Officially, they’re “Action News.”
Realistically, more “Fraction News.”
Overstating a bit, yes. (Why wreck a good rhyme?)
Yet the point — “Action News” on KTNV-TV, Channel 13 crams in more stories per newscast and spends less time on most compared to all its competitors — remains true.
Monitoring a random night last week — watching KVVU-TV, Channel 5 at 5:30 p.m., and KSNV-TV, Channel 3, KLAS-TV, Channel 8 and 13’s Actioneers at 6 p.m. — finds these totals:
Scoring highest on low-story count is Channel 8 with 11, followed by News-3 and Fox-5 tied with 12. “Action News” roadrunners beep-beeped! through 21 stories, which — excepting a couple of longer local stories about coping with spiraling gasoline prices and a trash recycling pilot program by Republic Services — makes it more a Vegas version of the Headline News Network.
Given the swirling currents of change rushing through the news biz, that makes less sense by the day.
Backgrounder: Conceptually, “Action News” is more than a macho moniker, but a philosophy of news presentation (hilariously lampooned in “Anchorman: The Legend of Ron Burgundy”). Created in 1970 by Philadelphia’s WFIL (now WPVI), it was a response to a competitor, WKYC, that in 1965 pioneered the “Eyewitness News” concept, which expanded from anchors just reading the news and sent reporters out into the field to “eyewitness” events.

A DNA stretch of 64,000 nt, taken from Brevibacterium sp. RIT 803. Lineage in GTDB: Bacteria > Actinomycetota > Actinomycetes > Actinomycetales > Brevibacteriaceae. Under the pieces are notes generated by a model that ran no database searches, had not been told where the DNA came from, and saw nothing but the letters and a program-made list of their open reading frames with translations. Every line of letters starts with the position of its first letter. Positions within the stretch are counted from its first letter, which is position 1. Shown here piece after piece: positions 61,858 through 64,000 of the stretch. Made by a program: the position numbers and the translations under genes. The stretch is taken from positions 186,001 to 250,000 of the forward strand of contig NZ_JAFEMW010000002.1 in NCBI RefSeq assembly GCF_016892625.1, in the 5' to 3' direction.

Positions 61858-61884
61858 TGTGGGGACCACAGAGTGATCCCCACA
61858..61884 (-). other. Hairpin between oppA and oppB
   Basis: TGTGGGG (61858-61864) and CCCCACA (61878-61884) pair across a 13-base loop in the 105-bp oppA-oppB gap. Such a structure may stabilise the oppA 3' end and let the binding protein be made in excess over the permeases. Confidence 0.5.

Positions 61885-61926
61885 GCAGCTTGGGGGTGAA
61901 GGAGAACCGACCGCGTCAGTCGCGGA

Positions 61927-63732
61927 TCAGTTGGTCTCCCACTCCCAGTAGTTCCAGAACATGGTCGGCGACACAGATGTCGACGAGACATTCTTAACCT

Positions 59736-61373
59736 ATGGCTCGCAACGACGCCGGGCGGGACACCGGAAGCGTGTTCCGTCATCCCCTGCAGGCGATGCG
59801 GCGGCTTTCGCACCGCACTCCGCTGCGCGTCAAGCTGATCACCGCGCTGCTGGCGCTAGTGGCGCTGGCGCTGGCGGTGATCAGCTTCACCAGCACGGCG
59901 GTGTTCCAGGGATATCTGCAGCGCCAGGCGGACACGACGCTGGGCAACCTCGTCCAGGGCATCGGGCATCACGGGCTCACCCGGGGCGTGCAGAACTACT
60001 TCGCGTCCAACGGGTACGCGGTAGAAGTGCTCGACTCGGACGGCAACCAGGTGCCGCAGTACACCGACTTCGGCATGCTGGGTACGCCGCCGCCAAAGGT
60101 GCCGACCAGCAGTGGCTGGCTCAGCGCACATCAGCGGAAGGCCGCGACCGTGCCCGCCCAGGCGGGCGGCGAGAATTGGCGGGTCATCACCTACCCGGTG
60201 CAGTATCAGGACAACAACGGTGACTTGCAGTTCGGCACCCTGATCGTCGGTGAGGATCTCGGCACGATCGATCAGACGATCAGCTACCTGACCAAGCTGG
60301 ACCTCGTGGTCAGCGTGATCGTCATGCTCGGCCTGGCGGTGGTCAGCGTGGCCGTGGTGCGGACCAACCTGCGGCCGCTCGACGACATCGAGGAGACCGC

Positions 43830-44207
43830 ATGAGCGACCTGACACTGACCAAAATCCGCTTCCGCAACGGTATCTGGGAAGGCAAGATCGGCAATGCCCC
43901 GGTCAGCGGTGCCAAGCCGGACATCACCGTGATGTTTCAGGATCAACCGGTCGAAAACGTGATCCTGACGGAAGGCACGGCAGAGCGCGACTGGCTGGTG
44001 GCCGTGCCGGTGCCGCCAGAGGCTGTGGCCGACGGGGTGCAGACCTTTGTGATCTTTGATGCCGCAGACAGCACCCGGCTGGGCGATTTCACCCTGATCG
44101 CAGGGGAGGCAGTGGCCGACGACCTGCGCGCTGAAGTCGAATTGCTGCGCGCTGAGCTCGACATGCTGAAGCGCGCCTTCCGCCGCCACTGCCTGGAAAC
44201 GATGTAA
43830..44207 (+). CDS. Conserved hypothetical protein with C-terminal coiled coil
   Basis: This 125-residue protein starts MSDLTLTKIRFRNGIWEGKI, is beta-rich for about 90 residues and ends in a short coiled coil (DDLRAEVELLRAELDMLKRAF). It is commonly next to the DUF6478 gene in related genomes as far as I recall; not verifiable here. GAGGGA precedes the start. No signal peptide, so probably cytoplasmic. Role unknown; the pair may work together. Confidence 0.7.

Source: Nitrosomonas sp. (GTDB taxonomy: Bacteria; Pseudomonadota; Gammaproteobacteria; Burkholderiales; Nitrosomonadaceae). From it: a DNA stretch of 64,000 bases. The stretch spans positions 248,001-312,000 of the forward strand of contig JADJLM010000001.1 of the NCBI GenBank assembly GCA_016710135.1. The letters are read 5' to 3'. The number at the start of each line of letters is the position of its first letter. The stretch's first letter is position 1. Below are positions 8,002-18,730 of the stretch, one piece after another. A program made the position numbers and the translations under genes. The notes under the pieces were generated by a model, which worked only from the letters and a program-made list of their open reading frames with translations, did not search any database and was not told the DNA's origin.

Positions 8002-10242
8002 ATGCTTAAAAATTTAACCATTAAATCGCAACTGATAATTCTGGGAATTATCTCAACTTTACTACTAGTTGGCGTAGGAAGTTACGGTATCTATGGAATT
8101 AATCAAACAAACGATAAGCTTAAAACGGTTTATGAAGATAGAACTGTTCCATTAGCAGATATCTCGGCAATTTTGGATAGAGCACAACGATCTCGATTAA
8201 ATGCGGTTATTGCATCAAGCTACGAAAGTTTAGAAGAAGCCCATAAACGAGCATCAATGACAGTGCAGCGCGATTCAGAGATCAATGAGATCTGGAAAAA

“Action” upped the ante, its style tightly formatted to the clock to separate it from the still comparatively stately, lower-count “Eyewitness.” Goosing the pacing and capping stories at 90 seconds to squeeze more in, “Action” gave news a case of high blood pressure that persists to today — when news, via the Internet, Twitter and mobile devices, moves even quicker for generations turning less and less to the tube for information.
(Recapping the 2010 media landscape, the Pew Research Center found viewership for local affiliates tumbling for the fourth year in major news slots.)
Most stations — including Channel 13 — take advantage of the new-media landscape, using their websites for quick-hit news, having reporters send tweets during stories in progress and feeding news through cell phones. That makes sense — as does alternative thinking for TV newscasts themselves, which should now take the opposite tactic to provide what the frenzy of new-media headlines, tweets and links don’t — in-depth reporting that goes beyond the “what” to address the “why” of the news.
Examples: Channel 8 spending more time on bills about to die in the Legislature, while 13 also squeezed in dog-bites-child and police-officer-terminated stories. News-3 examining genetic cancer links while 13 shoehorns in stolen rock art and no bids on the sale of the house of Michael Jackson’s doctor.
That’s not to say those stories aren’t newsworthy, that Channel 13 didn’t include shorter, less explanatory stories on the dead legislative bills on its main newscast or the 4 and 5 p.m. run-up newscasts, or that it doesn’t do solid “You Ask, We Investigate” work.
Yet in an info-glut world, this headline-esque format — which once represented top-speed news — can’t compete with new media for pure story volume.
That threatens to dilute the power and relevance of the “Action” faction to a fraction.
(Why skip a good rhyme?)
Contact reporter Steve Bornfeld at firstname.lastname@example.org or 702-383-0256.